My one real beef is that the encounter cards that aren’t “zombies attack!” were not really integrated into the game’s “fiction.” There would be a piece of art from the comics and a title that suggest a particular event is taking place, but the mechanics of the encounter wouldn’t make much sense in that context. A lot of these encounters involved little psychological tests that you engage in with the other players, which is fitting in a way for a post-apocalyptic game, but it happens on a sort of meta level. There’s nothing wrong with that, of course, but I suppose I was looking to get more into the experience of being a character in the story of the comic.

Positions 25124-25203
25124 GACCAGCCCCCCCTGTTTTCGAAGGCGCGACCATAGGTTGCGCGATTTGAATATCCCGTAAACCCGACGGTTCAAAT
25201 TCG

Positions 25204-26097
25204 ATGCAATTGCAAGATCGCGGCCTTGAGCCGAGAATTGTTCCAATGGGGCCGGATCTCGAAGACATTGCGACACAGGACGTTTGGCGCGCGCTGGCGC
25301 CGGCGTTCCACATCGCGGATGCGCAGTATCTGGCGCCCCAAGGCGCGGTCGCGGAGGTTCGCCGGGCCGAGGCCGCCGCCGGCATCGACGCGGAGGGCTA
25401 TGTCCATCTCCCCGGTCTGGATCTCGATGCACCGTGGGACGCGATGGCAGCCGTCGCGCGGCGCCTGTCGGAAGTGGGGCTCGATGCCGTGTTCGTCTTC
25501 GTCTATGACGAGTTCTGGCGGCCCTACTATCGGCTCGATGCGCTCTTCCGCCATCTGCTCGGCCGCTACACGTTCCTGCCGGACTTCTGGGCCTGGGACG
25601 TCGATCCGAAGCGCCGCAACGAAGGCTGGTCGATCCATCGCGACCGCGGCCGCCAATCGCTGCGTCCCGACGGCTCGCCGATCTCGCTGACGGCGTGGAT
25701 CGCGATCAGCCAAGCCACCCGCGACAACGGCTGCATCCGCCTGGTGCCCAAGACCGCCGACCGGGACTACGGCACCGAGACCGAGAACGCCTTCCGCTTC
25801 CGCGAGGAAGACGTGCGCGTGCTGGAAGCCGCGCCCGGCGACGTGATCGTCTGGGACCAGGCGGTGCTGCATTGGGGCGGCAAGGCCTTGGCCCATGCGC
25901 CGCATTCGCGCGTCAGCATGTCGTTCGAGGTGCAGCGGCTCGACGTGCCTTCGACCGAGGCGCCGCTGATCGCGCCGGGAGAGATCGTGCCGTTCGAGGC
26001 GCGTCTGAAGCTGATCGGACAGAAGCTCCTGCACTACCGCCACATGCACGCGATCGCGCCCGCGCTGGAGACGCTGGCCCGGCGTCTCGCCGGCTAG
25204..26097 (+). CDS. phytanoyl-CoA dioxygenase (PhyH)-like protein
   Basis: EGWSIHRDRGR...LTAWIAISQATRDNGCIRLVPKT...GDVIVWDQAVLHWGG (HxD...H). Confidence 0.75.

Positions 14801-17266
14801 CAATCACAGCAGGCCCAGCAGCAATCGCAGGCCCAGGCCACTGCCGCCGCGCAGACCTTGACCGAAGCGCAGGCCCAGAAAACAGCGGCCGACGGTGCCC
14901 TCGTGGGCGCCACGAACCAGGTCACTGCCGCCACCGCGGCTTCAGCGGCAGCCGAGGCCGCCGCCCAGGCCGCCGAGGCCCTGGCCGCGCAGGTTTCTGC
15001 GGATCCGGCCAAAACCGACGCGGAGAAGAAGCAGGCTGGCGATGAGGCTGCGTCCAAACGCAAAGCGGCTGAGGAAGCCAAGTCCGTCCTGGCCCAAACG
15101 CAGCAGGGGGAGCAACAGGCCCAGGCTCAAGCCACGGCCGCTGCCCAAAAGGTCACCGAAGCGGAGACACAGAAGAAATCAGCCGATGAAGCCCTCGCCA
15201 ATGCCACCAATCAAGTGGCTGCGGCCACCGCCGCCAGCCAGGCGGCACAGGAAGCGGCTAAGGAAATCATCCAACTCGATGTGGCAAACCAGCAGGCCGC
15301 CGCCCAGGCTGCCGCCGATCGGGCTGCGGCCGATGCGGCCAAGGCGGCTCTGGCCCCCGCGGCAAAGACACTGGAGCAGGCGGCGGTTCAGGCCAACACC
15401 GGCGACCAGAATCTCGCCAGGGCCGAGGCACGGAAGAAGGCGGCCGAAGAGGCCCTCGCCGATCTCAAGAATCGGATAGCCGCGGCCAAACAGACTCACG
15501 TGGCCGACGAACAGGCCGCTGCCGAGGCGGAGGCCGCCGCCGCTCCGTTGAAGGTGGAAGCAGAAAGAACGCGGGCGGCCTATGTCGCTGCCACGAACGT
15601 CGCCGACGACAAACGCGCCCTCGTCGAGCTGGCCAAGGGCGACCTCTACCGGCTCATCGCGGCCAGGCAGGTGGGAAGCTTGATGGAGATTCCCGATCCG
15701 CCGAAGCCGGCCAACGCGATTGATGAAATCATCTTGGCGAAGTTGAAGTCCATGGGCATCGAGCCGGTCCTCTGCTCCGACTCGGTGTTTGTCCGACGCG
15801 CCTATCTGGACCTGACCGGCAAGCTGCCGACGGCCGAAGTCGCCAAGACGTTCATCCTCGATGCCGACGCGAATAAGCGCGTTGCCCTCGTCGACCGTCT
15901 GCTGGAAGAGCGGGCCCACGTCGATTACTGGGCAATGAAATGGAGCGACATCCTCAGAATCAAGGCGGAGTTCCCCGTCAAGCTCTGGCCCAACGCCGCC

Every game is slightly different, in that the possible safe spots that need to be explored to win are random, and each player also has a random private location that only they can scout. Although I’m not sure how big a difference that would make in practice – the game board isn’t all that big, really, and the differences in what you need to do to explore the different locations are pretty minor.

All the Leaves Are Brown

A summer of boardgames is certainly not what I had planned for the past couple of months, and it’s been a little frustrating to me that our D&D game is stalled. Hopefully now that the season is almost over, the kids are almost back in school, and Joe is almost done studying for his test, we will be able to get everyone together next time and play some RPGs!


From → Boardgames, Gaming

  1. Pinkius permalink

    Try munchkin! I think you guys would like backstabbing eachother